August 3, 2009 -- According to conventional wisdom, enterprise-class SSDs require single-level cell (SLC) technology, as opposed to the lower-cost multi-level cell (MLC) technology – both of which fall under the NAND flash memory category. That’s because, generally speaking, SLC has performance, reliability and endurance (longevity) advantages. However, SLC media is much more expensive than MLC media. (In terms of raw media, the cost difference is about 4x.) As such, a variety of vendors are working on ways to combine the advantages of SLC with the low cost of MLC, in many cases using MLC media with advanced software and/or hardware.
In my last post (see “WhipTail: Software solves MLC SSD issues”
) I looked at WhipTail Technologies’ software-based approach to this issue. Other SSD vendors, such as STEC,
are addressing the issue primarily from the controller angle (which, of course, is very much a software issue as it involves firmware and algorithms).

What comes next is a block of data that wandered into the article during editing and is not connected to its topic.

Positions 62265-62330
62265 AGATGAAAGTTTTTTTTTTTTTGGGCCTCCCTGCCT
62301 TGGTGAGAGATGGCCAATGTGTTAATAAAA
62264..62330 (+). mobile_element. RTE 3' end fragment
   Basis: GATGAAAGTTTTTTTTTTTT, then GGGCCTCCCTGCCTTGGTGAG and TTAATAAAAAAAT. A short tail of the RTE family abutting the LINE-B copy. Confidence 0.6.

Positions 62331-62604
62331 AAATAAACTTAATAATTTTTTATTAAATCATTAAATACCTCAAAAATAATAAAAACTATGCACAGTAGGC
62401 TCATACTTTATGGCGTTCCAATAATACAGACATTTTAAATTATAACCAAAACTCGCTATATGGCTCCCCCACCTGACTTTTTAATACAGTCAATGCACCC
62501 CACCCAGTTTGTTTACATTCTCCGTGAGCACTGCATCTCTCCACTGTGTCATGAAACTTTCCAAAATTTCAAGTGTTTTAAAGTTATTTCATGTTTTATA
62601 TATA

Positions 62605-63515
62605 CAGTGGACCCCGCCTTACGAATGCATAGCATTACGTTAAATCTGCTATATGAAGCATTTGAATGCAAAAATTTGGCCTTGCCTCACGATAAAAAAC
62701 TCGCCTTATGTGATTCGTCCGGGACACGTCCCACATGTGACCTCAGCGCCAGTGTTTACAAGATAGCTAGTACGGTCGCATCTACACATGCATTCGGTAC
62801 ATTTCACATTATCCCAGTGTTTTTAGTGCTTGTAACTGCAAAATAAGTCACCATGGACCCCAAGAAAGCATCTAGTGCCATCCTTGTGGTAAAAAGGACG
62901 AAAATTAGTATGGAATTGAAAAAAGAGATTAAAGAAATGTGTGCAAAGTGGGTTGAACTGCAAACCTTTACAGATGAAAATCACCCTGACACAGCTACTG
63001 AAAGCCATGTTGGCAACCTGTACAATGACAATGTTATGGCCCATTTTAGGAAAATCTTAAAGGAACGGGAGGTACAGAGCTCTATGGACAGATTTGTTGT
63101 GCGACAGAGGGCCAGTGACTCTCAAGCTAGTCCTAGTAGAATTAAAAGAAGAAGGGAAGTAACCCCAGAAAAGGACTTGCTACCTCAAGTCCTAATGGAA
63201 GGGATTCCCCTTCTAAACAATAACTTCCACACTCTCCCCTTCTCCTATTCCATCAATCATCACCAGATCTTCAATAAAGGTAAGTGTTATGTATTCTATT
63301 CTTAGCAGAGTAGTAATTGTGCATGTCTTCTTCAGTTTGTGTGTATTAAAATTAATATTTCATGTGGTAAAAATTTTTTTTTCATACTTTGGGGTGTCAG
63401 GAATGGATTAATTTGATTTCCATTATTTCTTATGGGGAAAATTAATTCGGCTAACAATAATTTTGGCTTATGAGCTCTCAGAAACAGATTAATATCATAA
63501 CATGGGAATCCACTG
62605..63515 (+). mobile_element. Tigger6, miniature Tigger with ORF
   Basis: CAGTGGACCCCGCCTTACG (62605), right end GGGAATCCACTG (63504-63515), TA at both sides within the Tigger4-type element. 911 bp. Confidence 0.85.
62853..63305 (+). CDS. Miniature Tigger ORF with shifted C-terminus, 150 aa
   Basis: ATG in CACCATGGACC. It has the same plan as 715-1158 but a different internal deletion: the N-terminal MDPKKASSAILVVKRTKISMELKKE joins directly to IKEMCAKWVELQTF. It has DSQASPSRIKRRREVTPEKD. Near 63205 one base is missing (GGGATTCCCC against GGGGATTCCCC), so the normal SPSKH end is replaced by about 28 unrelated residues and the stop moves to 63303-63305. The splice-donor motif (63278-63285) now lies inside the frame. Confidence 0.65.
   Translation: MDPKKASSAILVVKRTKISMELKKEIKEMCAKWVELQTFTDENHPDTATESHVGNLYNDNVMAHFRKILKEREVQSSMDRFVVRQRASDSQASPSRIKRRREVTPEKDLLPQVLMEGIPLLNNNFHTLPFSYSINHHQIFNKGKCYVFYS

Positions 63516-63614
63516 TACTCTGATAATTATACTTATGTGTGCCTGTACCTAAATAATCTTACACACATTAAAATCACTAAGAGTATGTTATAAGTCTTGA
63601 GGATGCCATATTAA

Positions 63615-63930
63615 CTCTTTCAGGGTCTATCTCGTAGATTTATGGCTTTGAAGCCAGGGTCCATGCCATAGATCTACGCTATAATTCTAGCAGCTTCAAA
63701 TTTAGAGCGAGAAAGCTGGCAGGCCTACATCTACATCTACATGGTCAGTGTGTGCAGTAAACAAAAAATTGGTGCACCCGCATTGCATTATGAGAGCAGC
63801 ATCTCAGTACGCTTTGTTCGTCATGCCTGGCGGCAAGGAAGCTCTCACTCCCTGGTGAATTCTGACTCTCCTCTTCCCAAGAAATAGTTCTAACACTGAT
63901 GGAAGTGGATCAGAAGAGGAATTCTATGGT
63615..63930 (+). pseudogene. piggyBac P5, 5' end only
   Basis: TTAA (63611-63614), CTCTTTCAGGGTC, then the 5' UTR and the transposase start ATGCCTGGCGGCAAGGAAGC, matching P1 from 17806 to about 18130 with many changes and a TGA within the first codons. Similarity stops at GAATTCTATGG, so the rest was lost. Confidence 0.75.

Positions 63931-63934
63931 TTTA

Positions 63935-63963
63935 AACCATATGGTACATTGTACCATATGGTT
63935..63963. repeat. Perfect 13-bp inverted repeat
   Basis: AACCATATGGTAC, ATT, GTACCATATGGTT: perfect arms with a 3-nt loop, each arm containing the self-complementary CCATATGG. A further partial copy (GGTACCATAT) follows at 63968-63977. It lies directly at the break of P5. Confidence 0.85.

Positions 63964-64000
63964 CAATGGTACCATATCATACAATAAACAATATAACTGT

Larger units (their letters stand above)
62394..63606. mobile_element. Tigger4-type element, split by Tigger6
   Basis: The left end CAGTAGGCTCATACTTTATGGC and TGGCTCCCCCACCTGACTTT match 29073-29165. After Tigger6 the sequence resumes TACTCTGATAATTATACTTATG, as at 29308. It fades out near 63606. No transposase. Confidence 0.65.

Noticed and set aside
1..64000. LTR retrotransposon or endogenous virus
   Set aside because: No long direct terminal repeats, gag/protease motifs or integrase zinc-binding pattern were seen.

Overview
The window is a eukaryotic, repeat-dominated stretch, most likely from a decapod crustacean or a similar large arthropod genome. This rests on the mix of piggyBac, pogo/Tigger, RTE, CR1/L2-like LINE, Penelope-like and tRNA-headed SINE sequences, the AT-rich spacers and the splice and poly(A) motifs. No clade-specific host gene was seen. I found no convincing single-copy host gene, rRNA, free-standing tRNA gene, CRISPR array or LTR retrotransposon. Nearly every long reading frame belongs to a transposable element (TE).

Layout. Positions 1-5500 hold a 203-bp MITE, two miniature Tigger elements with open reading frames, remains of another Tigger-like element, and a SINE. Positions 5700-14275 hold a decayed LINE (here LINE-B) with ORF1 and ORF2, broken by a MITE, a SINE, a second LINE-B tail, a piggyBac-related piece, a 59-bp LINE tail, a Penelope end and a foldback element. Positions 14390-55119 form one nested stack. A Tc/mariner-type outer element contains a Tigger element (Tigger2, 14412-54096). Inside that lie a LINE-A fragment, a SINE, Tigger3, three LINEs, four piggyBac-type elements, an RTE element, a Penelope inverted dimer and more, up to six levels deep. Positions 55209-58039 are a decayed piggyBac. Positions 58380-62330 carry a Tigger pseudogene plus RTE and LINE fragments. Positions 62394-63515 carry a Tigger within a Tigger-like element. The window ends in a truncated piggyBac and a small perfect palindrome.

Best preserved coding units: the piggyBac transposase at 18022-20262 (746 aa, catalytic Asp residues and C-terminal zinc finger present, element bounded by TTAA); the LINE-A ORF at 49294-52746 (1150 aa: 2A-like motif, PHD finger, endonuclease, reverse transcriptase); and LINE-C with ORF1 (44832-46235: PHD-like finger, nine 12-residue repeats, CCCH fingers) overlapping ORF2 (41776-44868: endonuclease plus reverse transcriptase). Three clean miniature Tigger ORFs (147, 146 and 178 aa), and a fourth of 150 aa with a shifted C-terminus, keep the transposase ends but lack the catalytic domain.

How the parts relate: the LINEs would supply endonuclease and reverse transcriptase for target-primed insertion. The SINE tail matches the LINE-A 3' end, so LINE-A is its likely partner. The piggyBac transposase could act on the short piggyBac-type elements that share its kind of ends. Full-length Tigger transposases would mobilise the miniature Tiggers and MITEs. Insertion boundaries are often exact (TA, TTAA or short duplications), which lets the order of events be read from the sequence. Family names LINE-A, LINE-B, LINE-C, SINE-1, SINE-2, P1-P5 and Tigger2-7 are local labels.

I recently spoke to Scott Shadley, senior product manager at STEC. He identifies the following as the key areas that will require advancements if MLC is going to succeed in enterprise-class SSDs.
--Existing ECC algorithms in SSD devices need to be improved, because ECC requirements for MLC are much more stringent than for SLC.
--Vendors need to mitigate the wear issues with MLC, because there’s about a 10x difference in the number of recycles per data sheet that SLC can withstand vs. MLC. Many SSD vendors utilize wear-leveling techniques to mitigate this problem, but “the goal is to limit, or minimize, writes in general, which wear leveling does not address,” says Shadley.
“Vendors have to come up with new ways for the controller to handle, or manipulate, incoming data so that the SSD is only writing a minimal amount of times, either by controller caching, external caching, and/or algorithms that manipulate the data to minimize the amount of data stored on the media,” he explains.
--Shadley also notes that, because MLC is slower than SLC, enterprise-class SSDs based on MLC technology will require faster processors, more flash channels, better ways of accessing the flash on those channels, and the ability to take advantage of the new NAND interfaces. “The goal is to minimize the performance and cost differences between MLC and SLC,” he says.
I expect to see some announcements in this space at next week’s Flash Memory Summit,
August 11—13 at the Santa Clara Convention Center.
For more information on SSDs, see InfoStor’s SSD Topic Center.